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This yearbook, produced by the Singapore Association of Mathematics Educators (SAME), contains fifteen chapters written by authors from various Singapore, Malaysia, Korea, Australia, Japan, and the U.K. The chapters stem from invited lectures presented during the 2011 conference organized by the Singapore Mathematical Society and SAME. The subject was selected because metacognition is one of five components of the Singapore school mathematics curriculum framework for problem solving. One of that framework’s principles for mathematics teaching states that “Teaching should build on students’ knowledge, take cognizance of students’ interests and experiences; and engage them in active and reflective learning.”
In Chapter 5 one finds that although local studies have shown that Singapore secondary students are aware of some aspects of metacognitive reflection, such as the importance of monitoring their thinking during problem solving, “there is no evidence that this general level of awareness is helpful [to them], especially when they have to solve non-routine or challenging problems. (p. 97). Indeed, most “tend to use traditional learning strategies such as memorise formulae, pay attention, and complete assigned homework.” (p. 98). Thus, perhaps the SAME conference organizers felt a need for focusing the conference on nurturing reflective learners of mathematics.
What seems clear is that reflective thinking about mathematics does not come naturally to most students, that teachers need well designed tasks that promote reflection, and that “any task for which an easily-obtained answer is the desired endpoint is unlikely to lead to reflection on its own”. In addition, there needs to be “good teaching and deliberative talk to promote reflection that brings new, higher level perspectives.” (p. 156). To illustrate this, Chapter 8 discusses six routine calculation tasks (usable with primary students), along with pedagogic prompts that can generate a special kind of reflection that “involves noticing patterns, similarities and differences in repetitive work that has just been carried out.” (p. 164). For example, the task, “Think of a number. Multiply it by 10. Add 6. Divide by 2. Add 2. Divide by one more than your original number. The answer is ..” can engender discussion with 4^{th} graders about why this is so and bring up the inverse relation between multiplication and division, but “nothing will happen at all unless the teacher invites students to compare their starting points,” (pp.158–9).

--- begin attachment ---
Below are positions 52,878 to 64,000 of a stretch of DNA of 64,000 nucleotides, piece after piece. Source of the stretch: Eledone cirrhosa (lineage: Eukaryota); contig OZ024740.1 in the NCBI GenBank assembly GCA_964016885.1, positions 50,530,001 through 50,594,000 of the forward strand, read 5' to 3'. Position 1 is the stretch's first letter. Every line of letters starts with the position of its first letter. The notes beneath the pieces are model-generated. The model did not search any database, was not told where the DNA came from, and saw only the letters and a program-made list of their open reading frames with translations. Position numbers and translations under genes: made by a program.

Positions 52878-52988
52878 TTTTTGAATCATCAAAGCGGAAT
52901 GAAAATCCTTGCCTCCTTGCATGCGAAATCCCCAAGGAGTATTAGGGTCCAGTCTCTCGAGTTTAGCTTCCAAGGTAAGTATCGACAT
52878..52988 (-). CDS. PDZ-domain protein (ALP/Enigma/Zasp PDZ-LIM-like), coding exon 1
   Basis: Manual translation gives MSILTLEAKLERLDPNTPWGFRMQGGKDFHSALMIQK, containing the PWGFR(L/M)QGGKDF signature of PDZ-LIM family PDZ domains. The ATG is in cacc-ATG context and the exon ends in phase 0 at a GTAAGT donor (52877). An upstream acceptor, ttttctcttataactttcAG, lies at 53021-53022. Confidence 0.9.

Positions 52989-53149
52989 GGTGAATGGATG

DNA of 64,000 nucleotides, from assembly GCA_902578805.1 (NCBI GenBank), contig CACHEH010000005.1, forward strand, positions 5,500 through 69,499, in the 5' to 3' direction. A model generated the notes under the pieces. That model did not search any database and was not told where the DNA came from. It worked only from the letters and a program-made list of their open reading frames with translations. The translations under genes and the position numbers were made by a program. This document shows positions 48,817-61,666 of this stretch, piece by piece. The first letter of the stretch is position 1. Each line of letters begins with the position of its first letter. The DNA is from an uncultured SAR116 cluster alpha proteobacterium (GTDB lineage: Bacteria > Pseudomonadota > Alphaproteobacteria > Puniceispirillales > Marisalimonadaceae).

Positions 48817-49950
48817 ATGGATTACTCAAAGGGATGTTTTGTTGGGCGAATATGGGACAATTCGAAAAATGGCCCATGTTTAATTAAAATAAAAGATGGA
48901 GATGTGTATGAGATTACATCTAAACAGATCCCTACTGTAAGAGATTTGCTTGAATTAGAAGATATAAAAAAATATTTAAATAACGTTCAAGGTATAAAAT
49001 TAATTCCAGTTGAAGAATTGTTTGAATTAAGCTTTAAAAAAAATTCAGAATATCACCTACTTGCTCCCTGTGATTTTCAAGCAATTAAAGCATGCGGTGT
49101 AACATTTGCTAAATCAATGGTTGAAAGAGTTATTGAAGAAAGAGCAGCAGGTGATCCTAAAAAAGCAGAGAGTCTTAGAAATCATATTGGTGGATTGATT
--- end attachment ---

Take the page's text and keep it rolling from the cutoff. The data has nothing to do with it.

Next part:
Not only do students need to reflect on their mathematics learning, inservice and preservice mathematics teachers need to reflect on their teaching. Chapter 6 reports a study in which Chinese primary teachers were shown a video of an excellent mathematics class and asked suitable questions, such as “Given a chance, would you teach the lesson differently?”, in order to provoke them to reflect on their own teaching. Chapter 7 reports the results of activities to promote reflection that were included in an Australian pre-service primary teacher education unit. One activity “required students to choose an aspect of mathematics that they had recently been engaged in learning, and to reflect on which learning activities were helpful to them, which were not helpful and why that was the case.” The other “required students to reflect on their experiences using technology, such as Internet resources, computer software or calculators to learn some mathematics.” (p. 130). The students reported personal histories and emotions, as well as such reflections as having previously thought that there was only one “right way” to do mathematics.
Perhaps the most interesting chapter came from the plenary address by a National University of Singapore medical professor, who has developed an interest in neurocognition. He spoke of the importance of the myelin sheaths around the axons of nerves (in the brain) that form pathways — the “greater the number of layers [in the sheath], the greater is the intensity and speed of transmission of the nerve impulses along those pathways. “ (p. 19). He considered “the idea of learning as developing new neural pathways.” (p. 22). I got the impression, without his actually saying so, that he was conjecturing that reflection (on mathematics or other topics) can be useful for increasing the number of layers in relevant parts of a person’s myelin sheath.
School teachers at all levels will get some idea of tasks that can be used to induce reflection in students’ mathematical thinking. However, Chapter 11 is devoted to reflection when advanced Korean high school students were learning polar coordinates that could be useful to any calculus teacher. I found this to be an interesting book, though of course with some chapters more informative than others.
Annie Selden is Adjunct Professor of Mathematics at New Mexico State University and Professor Emerita of Mathematics from Tennessee Technological University. She regularly teaches graduate courses in mathematics and mathematics education. In 2002, she was recipient of the Association for Women in Mathematics 12th Annual Louise Hay Award for Contributions to Mathematics Education.